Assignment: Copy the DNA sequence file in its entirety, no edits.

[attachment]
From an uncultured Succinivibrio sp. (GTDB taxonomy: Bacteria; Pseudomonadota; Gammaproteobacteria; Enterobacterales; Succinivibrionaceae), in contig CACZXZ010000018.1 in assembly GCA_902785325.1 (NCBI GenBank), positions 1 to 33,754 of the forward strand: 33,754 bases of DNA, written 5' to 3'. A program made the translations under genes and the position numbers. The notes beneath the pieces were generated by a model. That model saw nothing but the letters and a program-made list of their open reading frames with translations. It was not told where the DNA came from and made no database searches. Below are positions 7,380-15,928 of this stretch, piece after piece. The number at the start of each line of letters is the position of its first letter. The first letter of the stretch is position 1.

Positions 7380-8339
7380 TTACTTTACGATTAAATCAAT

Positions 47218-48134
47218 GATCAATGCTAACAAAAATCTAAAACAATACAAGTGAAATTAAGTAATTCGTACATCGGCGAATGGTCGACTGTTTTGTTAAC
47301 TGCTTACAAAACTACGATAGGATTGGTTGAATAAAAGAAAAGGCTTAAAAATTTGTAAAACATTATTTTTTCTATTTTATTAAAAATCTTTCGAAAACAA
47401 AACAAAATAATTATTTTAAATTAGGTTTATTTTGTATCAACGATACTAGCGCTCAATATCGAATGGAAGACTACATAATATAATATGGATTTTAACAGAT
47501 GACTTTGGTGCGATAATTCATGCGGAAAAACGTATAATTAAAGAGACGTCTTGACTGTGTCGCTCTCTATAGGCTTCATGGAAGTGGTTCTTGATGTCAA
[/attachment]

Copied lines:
From an uncultured Succinivibrio sp. (GTDB taxonomy: Bacteria; Pseudomonadota; Gammaproteobacteria; Enterobacterales; Succinivibrionaceae), in contig CACZXZ010000018.1 in assembly GCA_902785325.1 (NCBI GenBank), positions 1 to 33,754 of the forward strand: 33,754 bases of DNA, written 5' to 3'. A program made the translations under genes and the position numbers. The notes beneath the pieces were generated by a model. That model saw nothing but the letters and a program-made list of their open reading frames with translations. It was not told where the DNA came from and made no database searches. Below are positions 7,380-15,928 of this stretch, piece after piece. The number at the start of each line of letters is the position of its first letter. The first letter of the stretch is position 1.

Positions 7380-8339
7380 TTACTTTACGATTAAATCAAT

Positions 47218-48134
47218 GATCAATGCTAACAAAAATCTAAAACAATACAAGTGAAATTAAGTAATTCGTACATCGGCGAATGGTCGACTGTTTTGTTAAC
47301 TGCTTACAAAACTACGATAGGATTGGTTGAATAAAAGAAAAGGCTTAAAAATTTGTAAAACATTATTTTTTCTATTTTATTAAAAATCTTTCGAAAACAA
47401 AACAAAATAATTATTTTAAATTAGGTTTATTTTGTATCAACGATACTAGCGCTCAATATCGAATGGAAGACTACATAATATAATATGGATTTTAACAGAT
47501 GACTTTGGTGCGATAATTCATGCGGAAAAACGTATAATTAAAGAGACGTCTTGACTGTGTCGCTCTCTATAGGCTTCATGGAAGTGGTTCTTGATGTCAA